Medicine of Ayurveda

According to Section 89 of Acc No. 31 of 1961."Ayurweda Includes the sidda and Unani and Desiya Chikitsa systems of medicine and surgery and any other system of medicine indigenous to Asian countries and recognized as such by their respective governments…………..."


It would appear that the legal definition of Ayurveda adopted by Sri Lanka is both wide in scope and flexible in its application. This definition embraces a field much wider than what the ordinary meaning of the team" Ayurveda denotes. In addition to the systems specified in the section, any other indigenous system of medicine recognized by an Asian government may be included.

 

However, only the four systems included in the definition above have so far been recognized as falling within the preview of Ayurveda. It is appropriate therefore to give a brief description of these systems, via: Ayurveda, Sidda, Unani and DesiyaChikitsa.


Of these four systems, Ayurweda is the most widely practicedin Sri Lanka. In this context the term is used in its ordinary sense-apart from the legal-to the ancient system developed in India more than 3,000 years ago.

 

The term "Ayurveda" is a combination of two Sanskirtwords : "Ayur" (ayuh) meaning science. It could therefore be translated into English as  "science of life ". Though the term has some resemblance to the word biology the difference is apparent at the very outset. Although the word Ayurveda can be rendered into English as the "science of physical life of animals plants ",  It has a much wider meaning than this. It means the science of life coupled with the science of living with greater emphasis being placed on the latter.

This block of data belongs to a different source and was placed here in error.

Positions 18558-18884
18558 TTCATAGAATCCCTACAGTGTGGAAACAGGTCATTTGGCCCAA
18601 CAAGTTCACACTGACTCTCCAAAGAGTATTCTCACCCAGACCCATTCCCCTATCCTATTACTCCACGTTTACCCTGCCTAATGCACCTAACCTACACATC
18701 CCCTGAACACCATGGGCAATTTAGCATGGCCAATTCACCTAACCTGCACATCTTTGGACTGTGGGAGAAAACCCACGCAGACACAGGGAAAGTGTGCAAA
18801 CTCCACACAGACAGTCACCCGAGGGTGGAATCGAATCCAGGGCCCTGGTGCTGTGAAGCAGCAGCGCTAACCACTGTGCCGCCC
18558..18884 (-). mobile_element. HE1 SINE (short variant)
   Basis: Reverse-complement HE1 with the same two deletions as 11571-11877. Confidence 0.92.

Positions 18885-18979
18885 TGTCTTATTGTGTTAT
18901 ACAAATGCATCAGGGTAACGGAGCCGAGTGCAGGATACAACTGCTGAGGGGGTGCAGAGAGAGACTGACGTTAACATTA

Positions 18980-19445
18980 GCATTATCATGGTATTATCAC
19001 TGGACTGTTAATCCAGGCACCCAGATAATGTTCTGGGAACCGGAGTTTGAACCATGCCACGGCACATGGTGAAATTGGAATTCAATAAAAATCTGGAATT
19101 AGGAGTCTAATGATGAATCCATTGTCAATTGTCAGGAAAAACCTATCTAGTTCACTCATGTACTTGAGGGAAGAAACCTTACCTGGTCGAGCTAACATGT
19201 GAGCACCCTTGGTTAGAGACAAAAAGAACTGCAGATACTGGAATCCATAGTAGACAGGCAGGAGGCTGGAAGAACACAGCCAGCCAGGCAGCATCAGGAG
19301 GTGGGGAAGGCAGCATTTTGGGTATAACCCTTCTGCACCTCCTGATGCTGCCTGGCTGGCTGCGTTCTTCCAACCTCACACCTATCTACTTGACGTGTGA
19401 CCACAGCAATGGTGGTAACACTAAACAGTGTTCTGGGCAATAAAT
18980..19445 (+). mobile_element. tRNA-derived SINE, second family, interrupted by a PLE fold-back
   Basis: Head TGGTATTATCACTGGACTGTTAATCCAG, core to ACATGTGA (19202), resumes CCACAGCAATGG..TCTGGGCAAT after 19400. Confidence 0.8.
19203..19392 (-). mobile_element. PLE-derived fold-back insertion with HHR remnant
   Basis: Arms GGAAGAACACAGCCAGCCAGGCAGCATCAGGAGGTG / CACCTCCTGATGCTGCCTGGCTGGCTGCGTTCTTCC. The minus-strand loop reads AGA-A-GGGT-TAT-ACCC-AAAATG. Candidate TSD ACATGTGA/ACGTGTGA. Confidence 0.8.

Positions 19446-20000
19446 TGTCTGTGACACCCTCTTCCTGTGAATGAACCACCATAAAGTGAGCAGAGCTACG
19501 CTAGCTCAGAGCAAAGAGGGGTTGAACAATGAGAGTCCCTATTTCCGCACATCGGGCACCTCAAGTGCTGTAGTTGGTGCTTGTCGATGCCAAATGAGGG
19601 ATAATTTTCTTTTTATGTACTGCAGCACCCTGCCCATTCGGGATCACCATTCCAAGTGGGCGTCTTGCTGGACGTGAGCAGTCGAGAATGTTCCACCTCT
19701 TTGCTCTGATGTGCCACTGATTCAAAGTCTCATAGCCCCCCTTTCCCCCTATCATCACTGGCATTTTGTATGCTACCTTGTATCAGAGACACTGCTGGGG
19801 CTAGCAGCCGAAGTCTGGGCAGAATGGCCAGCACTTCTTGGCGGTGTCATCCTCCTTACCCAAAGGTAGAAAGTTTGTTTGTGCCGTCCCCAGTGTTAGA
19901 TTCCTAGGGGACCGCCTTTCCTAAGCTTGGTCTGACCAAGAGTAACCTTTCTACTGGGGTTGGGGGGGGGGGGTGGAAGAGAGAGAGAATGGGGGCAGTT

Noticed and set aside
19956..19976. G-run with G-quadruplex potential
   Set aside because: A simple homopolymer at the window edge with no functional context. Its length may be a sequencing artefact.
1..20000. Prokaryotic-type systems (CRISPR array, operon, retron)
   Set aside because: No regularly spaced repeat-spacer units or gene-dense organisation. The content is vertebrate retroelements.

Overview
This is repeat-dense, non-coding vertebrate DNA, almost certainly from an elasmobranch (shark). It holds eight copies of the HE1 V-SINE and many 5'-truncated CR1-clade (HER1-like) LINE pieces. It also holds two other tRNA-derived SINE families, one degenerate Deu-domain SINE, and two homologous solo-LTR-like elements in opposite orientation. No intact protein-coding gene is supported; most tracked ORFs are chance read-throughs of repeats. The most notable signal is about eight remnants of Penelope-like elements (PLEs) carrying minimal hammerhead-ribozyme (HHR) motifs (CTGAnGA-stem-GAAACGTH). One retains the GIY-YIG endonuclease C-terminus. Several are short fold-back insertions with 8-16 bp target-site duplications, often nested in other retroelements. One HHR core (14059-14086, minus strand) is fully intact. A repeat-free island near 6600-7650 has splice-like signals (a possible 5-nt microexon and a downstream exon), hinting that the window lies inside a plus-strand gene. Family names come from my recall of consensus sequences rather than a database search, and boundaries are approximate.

The following passage from Charka amply illustrates the above proposition. Ayurveda is the "science through the help of which one can obtain knowledge about useful and harmful type of life (hita and ahitaayus) happy and miserable types of life, things which are useful and harmful for such types of life, the span of life as well as the very nature of life" (Charaka : Sutrastana).


Ayurveda is considered the fourth in ancient medicines of the world. The oldest system was that of the Egyptians. The second place is attributed to the Jews and Chaldea and the medicine of Babylonia and Assyria is regarded as the third (Berdoe: The Origin and Growth of the Healing Art).

The origins of Ayurveda are shrouded in Indian mythology. Brahma, the Hindu God of Creation is said to have communicated this science of medicine. Historical evidence however points out to an evolutionof the basic concepts over a few centuries.

 

Sidda
This system is popular among the Tamil speaking people in the country. Originally it was evolved and perfected in india. According to Hindu tradition this system of medicine was communicated by Silva and Parvati to Murugan, Nandi, Agasthiyar and other siddhars.
The profounder of this system is said to be Agasthiyar, who is commonly believed to be the originator of the Tamil Language. The basic concepts of Ayurveda, viz; panchamahabhuta, Tridhatu are found in the Siddha system also.

 

There are hardly any doctrinal differences between the two systems. Linguistically, however, there is a difference. While the ancient works on Ayurveda arev written in Sanskrit, the works on Siddha are written in Tamil. In its latro chemistry, Siddha shows a departure from Ayurveda.

 

Unani
Unani is also an ancient system of medicine. Originated by the Greeks it was subsequently developed by the Arabs. It has in the course of centuries absorbed the best in several ancient systems of medicine like the Egyptian, Syrian and Persian.